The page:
The city getting wealthier through commerce built many monuments and paid attention to sports and culture. The Stadium is located in the southwest quarter of the city extending in the northwest-southeast direction. Measuring 285x70 m the Stadium could host about 20-25.000 people. It was built entirely on natural ground with double sphendones and all the rows of seats are of marble.

     The inscription on the western entrance is known since the seventeenth century and reads as follow: “Nicostratus, youngest son of Lycias Nicostratus, had this stadium built with his own property for Emperor Titus Caesar Augustus Vespasian, divine son of Vespasian, and consul for the seventh time. His inheritor Nicostratus had it completed and Proconsul Marcus Ulpius Traianus was blessed by the People.” This date corresponds to AD 79 and the monument was dedicated to Emperor Titus (r. 79-81).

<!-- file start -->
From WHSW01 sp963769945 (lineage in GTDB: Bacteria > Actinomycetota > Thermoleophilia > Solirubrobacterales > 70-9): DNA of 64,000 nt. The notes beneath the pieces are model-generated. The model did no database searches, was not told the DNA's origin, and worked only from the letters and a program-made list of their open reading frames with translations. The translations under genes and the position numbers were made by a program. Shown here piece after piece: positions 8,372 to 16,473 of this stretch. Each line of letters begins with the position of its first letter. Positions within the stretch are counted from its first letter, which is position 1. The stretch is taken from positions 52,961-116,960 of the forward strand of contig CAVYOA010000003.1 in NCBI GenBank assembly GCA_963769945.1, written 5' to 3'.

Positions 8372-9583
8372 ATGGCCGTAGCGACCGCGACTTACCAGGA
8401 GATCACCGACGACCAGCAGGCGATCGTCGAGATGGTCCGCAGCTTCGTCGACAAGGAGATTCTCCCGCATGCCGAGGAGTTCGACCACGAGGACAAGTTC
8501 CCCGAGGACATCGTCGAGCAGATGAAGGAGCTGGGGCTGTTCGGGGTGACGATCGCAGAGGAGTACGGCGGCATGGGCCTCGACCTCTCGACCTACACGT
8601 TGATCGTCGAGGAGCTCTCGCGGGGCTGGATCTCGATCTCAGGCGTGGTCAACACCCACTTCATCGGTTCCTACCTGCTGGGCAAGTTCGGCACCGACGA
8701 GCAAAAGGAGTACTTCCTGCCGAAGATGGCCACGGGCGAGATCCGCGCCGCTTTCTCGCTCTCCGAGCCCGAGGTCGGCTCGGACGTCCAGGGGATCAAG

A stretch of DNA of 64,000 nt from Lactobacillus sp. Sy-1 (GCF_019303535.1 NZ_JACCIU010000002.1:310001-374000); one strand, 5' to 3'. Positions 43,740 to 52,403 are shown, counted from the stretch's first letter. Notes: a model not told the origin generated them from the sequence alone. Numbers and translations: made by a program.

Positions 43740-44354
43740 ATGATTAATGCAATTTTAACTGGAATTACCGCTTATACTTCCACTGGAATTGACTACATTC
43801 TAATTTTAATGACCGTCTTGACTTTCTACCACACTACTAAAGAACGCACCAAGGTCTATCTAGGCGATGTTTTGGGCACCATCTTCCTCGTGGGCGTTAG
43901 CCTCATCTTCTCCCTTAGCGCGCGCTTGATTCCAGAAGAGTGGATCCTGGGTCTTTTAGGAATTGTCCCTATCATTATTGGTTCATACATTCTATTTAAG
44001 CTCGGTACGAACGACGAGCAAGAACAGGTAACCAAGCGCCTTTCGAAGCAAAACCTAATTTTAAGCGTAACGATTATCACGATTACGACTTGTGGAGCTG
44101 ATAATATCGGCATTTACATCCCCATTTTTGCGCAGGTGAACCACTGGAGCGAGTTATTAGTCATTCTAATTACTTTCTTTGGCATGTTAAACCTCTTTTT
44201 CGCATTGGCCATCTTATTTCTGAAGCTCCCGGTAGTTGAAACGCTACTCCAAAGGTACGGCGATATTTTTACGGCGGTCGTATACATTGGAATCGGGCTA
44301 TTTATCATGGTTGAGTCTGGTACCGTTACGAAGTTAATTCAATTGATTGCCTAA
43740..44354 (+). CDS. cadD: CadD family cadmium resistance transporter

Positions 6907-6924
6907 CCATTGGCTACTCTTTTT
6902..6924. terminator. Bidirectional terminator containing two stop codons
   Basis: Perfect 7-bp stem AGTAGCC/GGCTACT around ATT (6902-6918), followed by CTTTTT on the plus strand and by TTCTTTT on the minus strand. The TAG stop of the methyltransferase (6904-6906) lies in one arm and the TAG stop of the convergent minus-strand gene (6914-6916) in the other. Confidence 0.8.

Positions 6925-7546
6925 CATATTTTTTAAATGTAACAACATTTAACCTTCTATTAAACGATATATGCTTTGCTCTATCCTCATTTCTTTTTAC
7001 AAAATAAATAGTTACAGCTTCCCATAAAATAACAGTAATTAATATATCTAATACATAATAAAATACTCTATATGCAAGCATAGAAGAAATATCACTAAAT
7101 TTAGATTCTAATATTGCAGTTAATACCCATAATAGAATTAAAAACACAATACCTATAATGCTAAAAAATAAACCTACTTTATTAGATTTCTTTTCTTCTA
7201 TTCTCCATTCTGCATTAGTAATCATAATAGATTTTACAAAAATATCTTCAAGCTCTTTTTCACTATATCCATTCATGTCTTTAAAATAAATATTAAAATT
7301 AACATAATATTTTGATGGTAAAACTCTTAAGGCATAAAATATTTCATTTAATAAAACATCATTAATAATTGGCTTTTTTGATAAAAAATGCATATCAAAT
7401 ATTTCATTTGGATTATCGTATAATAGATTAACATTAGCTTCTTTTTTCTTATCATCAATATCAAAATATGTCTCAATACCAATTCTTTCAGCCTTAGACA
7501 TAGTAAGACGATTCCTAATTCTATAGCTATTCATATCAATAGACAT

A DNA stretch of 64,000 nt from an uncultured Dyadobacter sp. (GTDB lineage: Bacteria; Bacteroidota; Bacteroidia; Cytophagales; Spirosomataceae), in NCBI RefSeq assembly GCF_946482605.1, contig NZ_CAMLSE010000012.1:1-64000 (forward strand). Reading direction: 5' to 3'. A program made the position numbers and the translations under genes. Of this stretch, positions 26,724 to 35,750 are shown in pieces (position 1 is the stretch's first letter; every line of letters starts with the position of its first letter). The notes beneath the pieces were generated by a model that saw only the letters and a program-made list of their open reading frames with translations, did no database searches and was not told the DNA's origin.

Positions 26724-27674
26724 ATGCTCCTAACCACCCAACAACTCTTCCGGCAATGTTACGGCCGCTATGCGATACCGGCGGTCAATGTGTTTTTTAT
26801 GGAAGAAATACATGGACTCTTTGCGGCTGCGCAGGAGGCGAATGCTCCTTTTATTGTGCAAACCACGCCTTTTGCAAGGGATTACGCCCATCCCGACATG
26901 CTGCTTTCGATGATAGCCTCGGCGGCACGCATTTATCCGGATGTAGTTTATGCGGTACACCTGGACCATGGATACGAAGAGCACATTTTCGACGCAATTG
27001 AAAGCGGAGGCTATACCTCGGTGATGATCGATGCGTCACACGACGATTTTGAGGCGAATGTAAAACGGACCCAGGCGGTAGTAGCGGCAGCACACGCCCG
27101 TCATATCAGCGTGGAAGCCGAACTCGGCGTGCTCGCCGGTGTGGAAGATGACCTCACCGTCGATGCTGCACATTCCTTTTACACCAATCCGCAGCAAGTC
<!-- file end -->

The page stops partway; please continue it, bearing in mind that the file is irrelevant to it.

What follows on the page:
The rows of seats in the north, southwest and western sphendone have survived in better condition. The rows of seats are divided into 34 sections by stairways and 25 rows are discerned on the north side. Some rows have stonemasons’ marks of one or three letters as monograms on their front sides. All the rows have clear signs of shifts and deformations caused by earthquakes.

     Until the Roman period stadia hosted athletic competitions such as sprint, long jump, and disc throwing. In the Roman period new actions like gladiator shows (munera) and beast fights (venationes) were added. That some rows have holes for fixing wooden posts suggests that gladiator and animal fights did take place here. Stadia normally had rows of seats for spectators, private boxes, spina, entrance and exit areas, tracks, targets and frontier marks, altar, and waiting area for chariots. The baths complex next to the Stadium was for the athletes to bathe.



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